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“The greatest honor you can give to Almighty God is to live gladly, joyfully because of the knowledge of His love.”—Blessed Julian of Norwich

A JOYFUL LIFE BEGINS WITH A DEEP APPRECIATION OF GOD’S LOVE. Christ’s supreme revelation of God’s love is expressed visibly in His own self-offering on the cross. This is the basis of our happiness and hope. But two other things are needed as well: a noble purpose in life and a spirit of fidelity to the duties of 631 the present moment. As Dorothy Day once wrote, “How necessary it is to cultivate a spirit of joy. It is a psychological truth that the physical acts of reverence and devotion make one feel devout. The courteous gesture increases one’s respect for others. To act lovingly is to begin to feel loving, and certainly to act joyfully brings joy to others which in turn makes one feel joyful. I believe we are called to the duty of delight.”


Find Your Purpose in Life

“Most people want more. When that is not enough, they want better, and when better is not enough, they want different. When different is not enough, they become sad. What they really need is purpose,” said TV news anchor Ernie Anastos on Christopher Closeup. “I’ll never forget what my grammar school teacher Mrs. Ryan said when I asked her, ‘How do you find your purpose?’ She answered, ‘Whatever you enjoy doing will be the secret of your success and your happiness.’ And she was right.”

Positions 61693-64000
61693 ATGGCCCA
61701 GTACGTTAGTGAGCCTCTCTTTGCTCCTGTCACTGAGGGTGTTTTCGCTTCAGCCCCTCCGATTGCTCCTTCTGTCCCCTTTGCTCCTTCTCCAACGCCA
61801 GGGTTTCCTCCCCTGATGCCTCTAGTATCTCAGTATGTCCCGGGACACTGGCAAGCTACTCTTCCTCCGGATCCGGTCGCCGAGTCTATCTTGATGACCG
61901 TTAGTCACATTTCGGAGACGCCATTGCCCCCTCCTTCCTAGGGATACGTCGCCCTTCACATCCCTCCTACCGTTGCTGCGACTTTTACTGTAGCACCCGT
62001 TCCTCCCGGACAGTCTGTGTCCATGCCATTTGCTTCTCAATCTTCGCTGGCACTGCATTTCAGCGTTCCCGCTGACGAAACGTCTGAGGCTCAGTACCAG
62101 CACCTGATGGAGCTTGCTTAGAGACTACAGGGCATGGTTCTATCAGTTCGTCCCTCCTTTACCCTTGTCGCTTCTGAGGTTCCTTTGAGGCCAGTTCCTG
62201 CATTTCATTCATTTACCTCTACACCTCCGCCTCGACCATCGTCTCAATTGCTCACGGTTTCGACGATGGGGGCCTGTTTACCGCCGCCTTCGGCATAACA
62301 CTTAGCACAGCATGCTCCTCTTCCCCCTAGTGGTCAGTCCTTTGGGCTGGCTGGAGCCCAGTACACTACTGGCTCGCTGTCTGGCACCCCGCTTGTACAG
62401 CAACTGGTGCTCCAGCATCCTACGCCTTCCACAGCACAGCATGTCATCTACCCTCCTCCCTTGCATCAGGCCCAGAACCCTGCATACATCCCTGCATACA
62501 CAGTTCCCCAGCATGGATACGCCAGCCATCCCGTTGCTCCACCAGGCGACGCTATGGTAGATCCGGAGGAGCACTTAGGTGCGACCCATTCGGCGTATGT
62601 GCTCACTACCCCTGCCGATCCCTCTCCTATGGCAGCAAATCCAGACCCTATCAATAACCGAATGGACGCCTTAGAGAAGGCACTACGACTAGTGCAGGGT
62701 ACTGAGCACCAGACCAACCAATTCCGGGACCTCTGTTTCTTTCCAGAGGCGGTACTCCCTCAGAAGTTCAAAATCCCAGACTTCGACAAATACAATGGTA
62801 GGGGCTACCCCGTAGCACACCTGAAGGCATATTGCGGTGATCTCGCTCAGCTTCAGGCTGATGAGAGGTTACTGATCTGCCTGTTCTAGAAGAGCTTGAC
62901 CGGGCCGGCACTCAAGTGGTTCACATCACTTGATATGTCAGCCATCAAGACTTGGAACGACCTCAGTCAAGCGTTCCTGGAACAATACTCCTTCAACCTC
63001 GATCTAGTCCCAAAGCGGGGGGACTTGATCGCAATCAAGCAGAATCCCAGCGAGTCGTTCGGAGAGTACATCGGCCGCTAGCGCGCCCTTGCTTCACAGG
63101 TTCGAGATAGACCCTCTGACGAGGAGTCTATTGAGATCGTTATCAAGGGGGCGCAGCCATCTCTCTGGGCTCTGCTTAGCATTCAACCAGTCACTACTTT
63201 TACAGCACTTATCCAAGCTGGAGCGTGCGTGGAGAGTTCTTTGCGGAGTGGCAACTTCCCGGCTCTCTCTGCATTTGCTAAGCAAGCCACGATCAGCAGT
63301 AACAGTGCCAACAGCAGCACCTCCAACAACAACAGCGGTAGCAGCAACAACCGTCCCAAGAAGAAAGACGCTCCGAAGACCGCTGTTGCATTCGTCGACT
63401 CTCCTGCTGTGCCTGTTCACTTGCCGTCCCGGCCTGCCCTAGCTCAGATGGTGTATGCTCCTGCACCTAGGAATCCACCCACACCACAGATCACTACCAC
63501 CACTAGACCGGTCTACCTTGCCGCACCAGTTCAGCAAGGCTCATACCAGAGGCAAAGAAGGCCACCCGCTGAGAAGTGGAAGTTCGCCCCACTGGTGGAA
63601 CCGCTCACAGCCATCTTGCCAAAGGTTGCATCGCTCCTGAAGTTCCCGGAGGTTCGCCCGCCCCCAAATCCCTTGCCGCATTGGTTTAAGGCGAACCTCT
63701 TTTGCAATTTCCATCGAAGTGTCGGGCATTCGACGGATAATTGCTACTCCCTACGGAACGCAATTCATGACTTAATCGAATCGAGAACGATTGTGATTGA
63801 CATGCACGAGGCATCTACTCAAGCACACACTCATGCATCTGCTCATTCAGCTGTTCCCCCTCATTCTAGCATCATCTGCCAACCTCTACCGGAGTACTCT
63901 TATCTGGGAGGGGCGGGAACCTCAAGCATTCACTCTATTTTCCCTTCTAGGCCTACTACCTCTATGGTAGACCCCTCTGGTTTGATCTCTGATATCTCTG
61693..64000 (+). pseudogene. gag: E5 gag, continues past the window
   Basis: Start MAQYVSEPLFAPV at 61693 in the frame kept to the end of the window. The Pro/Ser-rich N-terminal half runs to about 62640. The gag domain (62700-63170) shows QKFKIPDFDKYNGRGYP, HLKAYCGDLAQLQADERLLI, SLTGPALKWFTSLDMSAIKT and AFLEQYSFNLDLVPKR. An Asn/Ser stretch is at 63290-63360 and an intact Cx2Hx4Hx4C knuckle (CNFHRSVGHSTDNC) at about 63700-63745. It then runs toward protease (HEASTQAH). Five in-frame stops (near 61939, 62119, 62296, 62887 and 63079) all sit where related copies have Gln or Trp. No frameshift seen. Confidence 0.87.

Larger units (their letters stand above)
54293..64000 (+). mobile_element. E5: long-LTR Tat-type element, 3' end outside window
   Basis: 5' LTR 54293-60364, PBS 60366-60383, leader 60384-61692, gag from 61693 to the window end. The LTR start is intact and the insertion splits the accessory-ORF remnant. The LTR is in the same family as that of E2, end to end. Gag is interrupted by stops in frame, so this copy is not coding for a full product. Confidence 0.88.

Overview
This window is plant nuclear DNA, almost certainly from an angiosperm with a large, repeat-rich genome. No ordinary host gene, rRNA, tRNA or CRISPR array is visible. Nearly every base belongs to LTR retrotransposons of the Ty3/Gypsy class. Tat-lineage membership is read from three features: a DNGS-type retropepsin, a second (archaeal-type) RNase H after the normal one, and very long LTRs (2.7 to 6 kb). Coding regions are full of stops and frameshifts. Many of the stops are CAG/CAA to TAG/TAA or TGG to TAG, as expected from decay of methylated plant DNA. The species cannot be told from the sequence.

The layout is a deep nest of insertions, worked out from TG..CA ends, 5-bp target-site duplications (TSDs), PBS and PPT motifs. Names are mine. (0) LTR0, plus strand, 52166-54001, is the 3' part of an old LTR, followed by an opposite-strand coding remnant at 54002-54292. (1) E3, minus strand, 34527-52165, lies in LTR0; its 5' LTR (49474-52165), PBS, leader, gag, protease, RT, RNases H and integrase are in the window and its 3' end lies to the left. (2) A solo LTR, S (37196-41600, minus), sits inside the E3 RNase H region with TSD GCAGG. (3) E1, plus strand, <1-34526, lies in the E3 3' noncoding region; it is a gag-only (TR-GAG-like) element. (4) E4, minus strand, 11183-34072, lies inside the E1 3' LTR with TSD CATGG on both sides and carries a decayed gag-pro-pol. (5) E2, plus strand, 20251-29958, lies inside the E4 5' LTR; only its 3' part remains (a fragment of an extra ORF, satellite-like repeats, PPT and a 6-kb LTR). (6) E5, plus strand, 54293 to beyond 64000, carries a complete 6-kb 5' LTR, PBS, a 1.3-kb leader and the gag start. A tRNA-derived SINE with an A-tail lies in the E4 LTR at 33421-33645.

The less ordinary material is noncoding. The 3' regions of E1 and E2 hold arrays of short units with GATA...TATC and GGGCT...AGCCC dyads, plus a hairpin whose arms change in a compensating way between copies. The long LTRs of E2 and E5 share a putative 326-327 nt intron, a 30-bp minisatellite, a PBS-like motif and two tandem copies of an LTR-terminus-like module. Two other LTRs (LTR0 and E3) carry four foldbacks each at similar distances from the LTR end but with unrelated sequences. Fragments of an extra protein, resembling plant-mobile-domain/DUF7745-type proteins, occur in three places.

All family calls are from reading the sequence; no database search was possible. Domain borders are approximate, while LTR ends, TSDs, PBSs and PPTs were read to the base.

Joy is the by-product of a meaningful life. Consequently, the wise person tries to find a career that he or she will find meaningful and fulfilling. Doing what you do best and looking for ways to serve others opens the gateway to joy and self-respect. Countless numbers of Christophers over the years have changed their careers in order to find a position where they might be of greater service.

• “If you’re not interested in helping others, you’re in trouble,” was the opinion of a 38-year-old teacher from Tennessee who left his well-paying job in the business world to become an educator. “I wanted to make a contribution. For me, being a teacher is my way of contributing to a better society.”

• At age 27, Jan Miller was supervising 20 employees at a Midwestern consulting firm. In spite of her success, she felt unfulfilled. She said, “People think that if they aren’t in management, they haven’t arrived. They fall into the trap of ladder climbing.” So she changed jobs and began serving clients one-on-one as a business counselor in the same company. The move gave her new joy and a sense of accomplishment. Ten years later, Jan knew she had made the right decision. For her, personal fulfillment came through helping others.


Five Steps to Fully Live Each Day

The next step to joy is living in the present moment. As Jean Pierre de Caussade, S.J., said in Abandonment to Divine Providence, “The secret of sanctity and happiness consists in but one thing, fidelity to God’s will as it is manifested in the duties of the present moment.”

1. Don’t let the past drag you down. Feelings of guilt can weigh you down, and so can burning resentment over past hurts. But you must not give in to negative thinking. What’s done is done. Once you repent, God forgives and forgets. Discipline yourself to trust in God’s mercy. And remember, you’ll be in a better position to forgive those who offend you, if you are more forgiving of yourself.